"Does anybody on the list believe the new portrait is Shakespeare - 
wholeheartedly and without reservations?"

On May 18, 2009, Hardy wrote: "On the surface this question would appear 
to be an innocent one, but now I am beginning to regret that I posted it."

The problem: the introduction of "belief" into what Hardy hopes will be 
a responsible academic discussion. Hardy quoted the OED on the word 
"believe" and focused on that sense of the word that is "faith" -- an 
acceptance of something for which there is no proof.

"Looking at these definitions," Hardy wrote, "I have begun to wonder if 
I should have permitted a question of faith in the first place, but I 
did and will try to see if scholarly exchange is still possible."

When I posted the question, I too was hoping for a scholarly exchange. I 
  hoped to find someone outside the Shakespeare Birthplace Trust who had 
come to accept the Cobbe portrait as Shakespeare - someone who had 
scholarly reasons for his beliefs and who could explain them in precise 
language.

No one of the sort has appeared.

I received several off-list responses to my question from persons who -- 
for one reason or another -- didn't believe the sitter was Shakespeare.

On list, Lynn Brenner dismissed the Cobbe with a couple of sentences: 
"Given the paucity of evidence, one must be an ardent wishful thinker to 
believe it 'wholeheartedly and without reservations.' (And as you can 
probably guess, my own view is Bah, humbug.)"

Stanley Wells sternly replied: "Lyn Brenner's offensively dismissive 
comment might be justified if she gave any sign of having considered the 
evidence that has been adduced." Wells went on to refer readers to the 
"Shakespeare Found" section of the Shakespeare Birthplace Trust website 
and also to the new book, Shakespeare Found! A Life Portrait at 
Last...." published jointly  by the Cobbe Foundation, The Shakespeare 
Birthplace Trust, and edited by Stanley Wells.

Belief? Faith? Scholarly discussion?

We all have well-grounded beliefs which have little to do with faith. I 
believe  the planets move around the sun in elliptical patterns because 
of the work of Johannes Kepler and later scientists, though quite 
honestly, I would be unable to check their calculations.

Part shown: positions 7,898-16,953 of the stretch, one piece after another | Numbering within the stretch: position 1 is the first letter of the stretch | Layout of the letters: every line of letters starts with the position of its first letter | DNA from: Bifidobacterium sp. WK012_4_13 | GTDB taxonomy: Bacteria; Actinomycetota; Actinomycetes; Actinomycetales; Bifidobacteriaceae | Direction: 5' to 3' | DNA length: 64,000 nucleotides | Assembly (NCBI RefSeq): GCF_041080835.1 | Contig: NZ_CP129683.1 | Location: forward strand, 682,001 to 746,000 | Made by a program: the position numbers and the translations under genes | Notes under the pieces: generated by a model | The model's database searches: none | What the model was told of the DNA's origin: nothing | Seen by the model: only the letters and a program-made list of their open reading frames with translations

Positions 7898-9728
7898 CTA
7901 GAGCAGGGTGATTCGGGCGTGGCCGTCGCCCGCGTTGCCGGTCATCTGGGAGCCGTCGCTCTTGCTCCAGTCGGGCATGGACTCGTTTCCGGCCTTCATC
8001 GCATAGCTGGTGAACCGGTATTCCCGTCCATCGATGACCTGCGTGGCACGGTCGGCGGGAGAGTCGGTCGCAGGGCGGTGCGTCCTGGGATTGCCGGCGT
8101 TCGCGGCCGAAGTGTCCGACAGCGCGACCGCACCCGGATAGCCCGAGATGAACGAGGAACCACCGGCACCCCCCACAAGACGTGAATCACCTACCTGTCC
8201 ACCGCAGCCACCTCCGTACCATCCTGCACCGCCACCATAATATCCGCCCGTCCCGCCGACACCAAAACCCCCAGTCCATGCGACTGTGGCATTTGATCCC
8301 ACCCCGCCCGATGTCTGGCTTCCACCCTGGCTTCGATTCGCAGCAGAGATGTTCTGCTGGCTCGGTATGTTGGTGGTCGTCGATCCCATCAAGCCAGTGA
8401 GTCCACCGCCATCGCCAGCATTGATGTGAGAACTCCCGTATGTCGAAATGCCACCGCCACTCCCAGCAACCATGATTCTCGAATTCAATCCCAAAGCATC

So when I asked for believers in the Cobbe portrait on this list, I was 
looking for well-grounded believers. I didn't ask the question in a chat 
room. I asked in this scholarly forum.

Hardy wondered whether a scholarly discussion would still be possible 
regarding the Cobbe.

Earlier today, May 20, Hardy was able to post an excellent and academic 
discussion of the painting. Hopefully his fears have abated

I submit though, that if the discussion occasionally runs to 
irreverence, it is due to the grand and certain presentation of the 
Cobbe by the Trust, combined with, as Lynn Brenner deftly put it, a 
"paucity of evidence" to support it.

  "Shakespeare Found! A Life Portrait at Last" they announced.

Did a microscopic examination reveal "W. Shaksp" embroidered on the 
sitter's clothes? Did the artist write "This is the poet W. Shakespeare" 
somewhere on the frame? Perhaps they found a diary entry: "Went to 
Southampton's house and saw a portrait of William Shakespeare" along 
with a description of the Cobbe portrait.

Nothing of the sort. The Wells and the Trust present a list of tenuous 
associations: the painting almost certainly hung in Wriothesley's house 
- (unless it wasn't Shakespeare and it didn't hang in Wriothesley's 
house). The Wriothesley and Cobbe families are distantly related. 
Someone within living memory of the poet thought the painting was 
Shakespeare.

This is Shakespeare by association. It doesn't put the poet on the canvas.

The problems are obvious. Wells and the Trust assert that the Cobbe 
portrait was the model for the Droeshout engraving, but the painting 
hung for nearly 400 years without anyone noting a similarity. In fact, 
someone believed the painting was Sir Walter Ralegh and wrote his name 
on the back.

If the Cobbe portrait was Shakespeare, why not simply reproduce it for 
the First Folio? Would the designers of the volume have told Droeshout 
to use the Cobbe portrait as a model, but give Shakespeare less hair? 
What could be wrong with remembering Shakespeare with a full head of hair?

Then there is the date, 1610, or "about 1610" derived by scientific 
testing of the wood. Is it really possible to date a painting to the 
precise year it was painted? Might other scientists looking at the 
painting come up with a different year?

And, how big is "about"? Could the painting have been done in 1600? Or 1630?

We need to hear from the scientists who analyzed the paining, as well as 
others in the same field who might agree or disagree. But that may be 
outside the range of this forum.

Another line of investigation involves the unidentified painter. He was 
obviously a person of great ability, noted in his time. Perhaps he can 
be identified by art historians studying his paints and his brush 
strokes. Might there be some written record of his commissions and his 
portrait subjects?

Wells and the Shakespeare Trust have proved that the Cobbe portrait 
might be Shakespeare.

Is it really the poet? That would take a leap of faith.

Louis W. Thompson

[Editor's Note: Above Louis W. Thompson wrote, "Earlier today, May 20, 
Hardy was able to post an excellent and academic discussion of the 
painting. Hopefully his fears have abated." HMC: Louis, yes, they have. 
The discussions since my post has been excellent. -HMC]

[2]-----------------------------------------------------------------